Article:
Signals vs override of leftMousePressed

Started by CombatWombat, 06 July 2023, 19:40:11


Roughly what I am trying to do:
I have a class which inherits from panel, it is just a big grid.
Inside are child widgets, they are boxes with text etc contained in them.  (They also inherit from panel).

What I want to happen:
When I click on a "box" (child panel) I want to set it as selected.
When I click an already selected box, I want to be able to hold the LMB and move it.
When I click elsewhere on the grid I want to deselect any boxes that are selected.

What I tried so far:
#1.  override leftMousePressed on both the grid, and the box.  In this case the parent "grid" responds and appears to "eat" the event.  The child's method never triggers even if it was under the cursor.

#2.  Do not override.  Both grid and box use "onClick" to call their own methods.  In this case, first the parent and then the child respond to the "onClick". 

So my actual question then, is what is the difference between overriding and signals?  I assume signals are preferred when using stock tgui::widgets, and the override is needed when doing custom functionality.  If I override, then I need to handle passing the event to the child widgets even if I inherited from a widget which normally has sub-widgets?

QuoteUnlike with the SubwidgetContainer which forwards all events to the correct subwidget, if you inherit from Widget directly then you will likely have to handle some events yourself.
So I see "panel" is a "container" but not a "SubWidgetContainer", so I guess it also "does not forward"?


Both overriding or using signals could work. I think of overriding as defining the behavior of the widget itself whereas signals are used to inform some external object that the event occurred, but you can use whichever looks easiest.

For the dragging I think it might be easier to work with overriding functions, as you can implement leftMouseButtonNoLongerDown() to know when the mouse was released anywhere on the screen (which you need to know after the mouse was previously pressed on top of the box).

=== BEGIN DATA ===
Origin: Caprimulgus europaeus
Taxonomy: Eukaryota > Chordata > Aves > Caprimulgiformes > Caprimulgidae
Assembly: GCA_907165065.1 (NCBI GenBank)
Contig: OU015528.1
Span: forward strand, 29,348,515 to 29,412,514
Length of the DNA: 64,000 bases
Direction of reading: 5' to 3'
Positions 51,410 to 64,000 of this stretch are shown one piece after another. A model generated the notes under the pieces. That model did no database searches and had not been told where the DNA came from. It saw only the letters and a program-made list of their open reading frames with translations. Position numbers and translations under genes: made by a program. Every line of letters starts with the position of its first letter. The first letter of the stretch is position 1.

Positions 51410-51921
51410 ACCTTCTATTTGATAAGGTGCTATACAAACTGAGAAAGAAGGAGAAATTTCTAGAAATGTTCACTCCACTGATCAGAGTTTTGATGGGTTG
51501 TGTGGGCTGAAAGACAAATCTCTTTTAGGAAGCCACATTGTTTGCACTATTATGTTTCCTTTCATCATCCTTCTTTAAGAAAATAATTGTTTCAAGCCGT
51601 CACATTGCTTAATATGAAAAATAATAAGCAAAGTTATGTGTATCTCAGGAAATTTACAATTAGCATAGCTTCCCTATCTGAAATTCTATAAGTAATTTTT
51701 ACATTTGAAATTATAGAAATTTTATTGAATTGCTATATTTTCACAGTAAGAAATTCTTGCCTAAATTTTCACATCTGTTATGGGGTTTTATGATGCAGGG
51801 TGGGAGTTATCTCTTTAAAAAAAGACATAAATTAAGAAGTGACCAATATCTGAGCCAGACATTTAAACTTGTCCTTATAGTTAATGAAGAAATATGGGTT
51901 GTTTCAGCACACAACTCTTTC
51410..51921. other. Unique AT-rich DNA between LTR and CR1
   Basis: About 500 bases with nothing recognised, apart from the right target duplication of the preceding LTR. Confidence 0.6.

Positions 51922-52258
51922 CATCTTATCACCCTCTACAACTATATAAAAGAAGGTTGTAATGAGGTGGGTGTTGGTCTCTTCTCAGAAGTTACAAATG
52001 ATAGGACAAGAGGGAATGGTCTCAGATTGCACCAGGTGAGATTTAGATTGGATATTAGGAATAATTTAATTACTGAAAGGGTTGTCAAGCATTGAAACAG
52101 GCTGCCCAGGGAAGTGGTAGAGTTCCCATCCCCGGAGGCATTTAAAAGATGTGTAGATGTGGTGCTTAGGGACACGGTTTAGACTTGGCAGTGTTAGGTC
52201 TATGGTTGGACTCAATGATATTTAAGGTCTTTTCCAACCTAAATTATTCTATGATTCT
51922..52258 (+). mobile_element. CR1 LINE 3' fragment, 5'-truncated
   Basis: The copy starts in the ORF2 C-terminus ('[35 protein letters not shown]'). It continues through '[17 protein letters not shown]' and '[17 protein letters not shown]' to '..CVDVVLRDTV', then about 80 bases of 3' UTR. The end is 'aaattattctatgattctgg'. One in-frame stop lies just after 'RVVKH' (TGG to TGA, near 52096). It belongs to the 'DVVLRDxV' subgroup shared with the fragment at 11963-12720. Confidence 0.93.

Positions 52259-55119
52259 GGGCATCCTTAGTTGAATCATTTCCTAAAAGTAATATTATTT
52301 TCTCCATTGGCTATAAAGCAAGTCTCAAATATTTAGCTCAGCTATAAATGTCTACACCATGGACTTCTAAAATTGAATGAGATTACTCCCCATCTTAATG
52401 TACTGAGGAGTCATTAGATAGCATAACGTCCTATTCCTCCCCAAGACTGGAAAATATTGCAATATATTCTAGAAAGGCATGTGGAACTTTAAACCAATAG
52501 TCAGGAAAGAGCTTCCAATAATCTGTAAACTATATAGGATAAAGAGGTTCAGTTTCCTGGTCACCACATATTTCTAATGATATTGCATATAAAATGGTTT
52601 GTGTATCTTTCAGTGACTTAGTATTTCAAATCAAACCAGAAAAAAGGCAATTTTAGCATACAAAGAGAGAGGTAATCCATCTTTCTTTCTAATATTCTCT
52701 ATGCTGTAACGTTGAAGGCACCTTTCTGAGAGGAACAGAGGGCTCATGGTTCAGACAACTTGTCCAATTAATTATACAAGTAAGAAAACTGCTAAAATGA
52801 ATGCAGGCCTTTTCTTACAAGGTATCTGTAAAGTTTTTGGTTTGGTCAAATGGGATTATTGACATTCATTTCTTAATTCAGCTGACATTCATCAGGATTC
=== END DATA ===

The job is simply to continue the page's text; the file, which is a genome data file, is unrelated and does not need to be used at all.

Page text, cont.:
QuoteI need to handle passing the event to the child widgets even if I inherited from a widget which normally has sub-widgets?
Yes, but this is easy to do. By overriding the leftMousePressed function you are replacing the existing implementation (which passes the events to the child widgets). You can simply add the following line inside your leftMousePressed implementation to execute the existing TGUI behavior (and then you have your own custom code before or after that line).
Code (cpp) Select
One of the things that get executed by calling that line is calling processMousePressEvent at Container.cpp#L901 which does the actual work of finding the child widget below the mouse and passing the event along.

QuoteSo I see "panel" is a "container" but not a "SubWidgetContainer", so I guess it also "does not forward"?
Any Container-based widget will forward events (unless you override its functions to do otherwise). The quote is about the difference between SubwidgetContainer and Widget, where Widget itself doesn't forward anything.

SubwidgetContainer is a special class, is uses a Container internally, but it acts like a regular widget (you don't get access to its children). It's purpose is hiding the Container implementation. If you don't care that the user of your custom widget can access it's internals then you are probably better off inheriting from a class that inherits from Container (like you are doing by inheriting from Panel, which falls in the "Approach 1: extending existing widget" category).


Thanks, I got something that works well.

I ended up doing:
leftMousePressed override to toggle into a "moving" mode.
leftMouseReleased override to turn off moving mode.
and mouseMoved overloaded to update the position.